Study Finds Chinese Salt Full of Plastic Microbeads

What other foods are polluted with our favorite packaging?

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Salt is about as basic as ingredients get. It’s perhaps the one thing—aside from water, anyway—that's in almost everything we eat. That's why it's particularly sobering to hear that researchers have found tiny particles of plastic in salt supplied from a variety of sources in China.


“Sea products, such as sea salts, are contaminated by microplastics,” concluded the paper by researchers at Shanghai’s East China Normal University.

The team analyzed 15 brands of common table salt bought at supermarkets throughout the country, including product sourced from briny lakes, wells, and salt mines. Although plastic was found in all samples, the highest concentration was found in sea salt—more than 1,200 particles of plastic per pound.

Polyethylene terephthalate (the plastic typically used for disposable water bottles) was common, along with polyethylene, cellophane, and other varieties.

The great Pacific Ocean garbage patch, estimated to be twice the size of Texas, may be one reason plastic is invading China's salt supply.

“Microplastics are a particular threat to organisms due to their small size and their capacity to absorb persistent organic pollutants,” the report added.

The easy takeaway is to not buy salt from China, and the good news is that relatively little salt is exported from China to the U.S. The bad news? The problem is likely not limited to salt sourced in China. As Sherri Mason, who studies plastic pollution at SUNY Fredonia, told Scientific American:

“Plastics have become such a ubiquitous contaminant, I doubt it matters whether you look for plastic in sea salt on Chinese or American supermarket shelves. I’d like to see some ‘me-too’ studies.”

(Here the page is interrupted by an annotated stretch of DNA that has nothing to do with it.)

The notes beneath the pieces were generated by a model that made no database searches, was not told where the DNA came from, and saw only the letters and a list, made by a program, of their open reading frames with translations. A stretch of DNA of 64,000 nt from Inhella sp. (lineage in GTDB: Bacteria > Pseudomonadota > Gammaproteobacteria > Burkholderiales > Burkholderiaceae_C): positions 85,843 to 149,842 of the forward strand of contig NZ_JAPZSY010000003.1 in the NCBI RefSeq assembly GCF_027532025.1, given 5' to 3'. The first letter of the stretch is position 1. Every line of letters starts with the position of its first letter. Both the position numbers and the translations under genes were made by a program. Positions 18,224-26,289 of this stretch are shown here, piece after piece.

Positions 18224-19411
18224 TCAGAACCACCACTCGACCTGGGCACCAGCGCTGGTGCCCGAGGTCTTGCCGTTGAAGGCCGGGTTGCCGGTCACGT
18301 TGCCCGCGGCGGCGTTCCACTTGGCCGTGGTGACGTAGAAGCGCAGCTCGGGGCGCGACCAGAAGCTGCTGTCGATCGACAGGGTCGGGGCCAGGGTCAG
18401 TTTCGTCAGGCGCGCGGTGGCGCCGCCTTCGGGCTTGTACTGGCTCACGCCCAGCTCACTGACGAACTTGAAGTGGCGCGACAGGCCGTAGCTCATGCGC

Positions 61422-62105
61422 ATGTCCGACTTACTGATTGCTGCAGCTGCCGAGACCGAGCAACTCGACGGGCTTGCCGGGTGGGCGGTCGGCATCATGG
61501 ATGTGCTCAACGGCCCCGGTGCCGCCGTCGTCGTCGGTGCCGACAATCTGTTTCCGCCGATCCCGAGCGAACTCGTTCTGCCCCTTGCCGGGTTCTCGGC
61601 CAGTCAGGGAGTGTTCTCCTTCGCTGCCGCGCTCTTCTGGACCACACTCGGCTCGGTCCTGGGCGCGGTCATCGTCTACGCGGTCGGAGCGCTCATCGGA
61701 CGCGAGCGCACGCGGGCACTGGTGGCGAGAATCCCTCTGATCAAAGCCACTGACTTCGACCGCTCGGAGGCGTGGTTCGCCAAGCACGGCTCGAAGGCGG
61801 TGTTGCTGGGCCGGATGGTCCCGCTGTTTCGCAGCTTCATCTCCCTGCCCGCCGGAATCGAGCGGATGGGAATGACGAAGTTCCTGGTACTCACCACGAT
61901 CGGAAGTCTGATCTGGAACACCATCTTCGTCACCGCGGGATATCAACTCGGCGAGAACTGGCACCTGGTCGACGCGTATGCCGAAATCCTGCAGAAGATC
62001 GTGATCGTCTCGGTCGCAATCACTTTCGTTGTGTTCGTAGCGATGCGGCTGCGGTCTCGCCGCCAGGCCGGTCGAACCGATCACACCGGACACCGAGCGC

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In the U.S., sand-sized plastic microbeads give grit to face wash, dish soap, and toothpaste, then head down the drain and into our waterways when we wash it off or spit it out. It’s akin to grinding up millions of plastic water bottles and sending them out into the ecosystem.

A recent report conservatively estimated that 8 trillion microbeads per day enter aquatic habitats in the United States; an even greater quantity lands in sewage plant sludge, much of which also finds its way into streams and oceans.

Microbeads, or micro-plastic.

Fortunately, the microbead problem may be on the verge of extinction. Illinois became the first jurisdiction in the world to ban plastic microbeads from personal care products in 2014. Other states soon followed suit, and Colgate-Palmolive and Unilever have also committed to end the use of microbeads.

Meanwhile, perhaps it’s time for a similar study of how plastic is invading salt and other American food ingredients. It’s not just salt we should be concerned with—seafood may also be suffering from a toxic dose of plastic waste.

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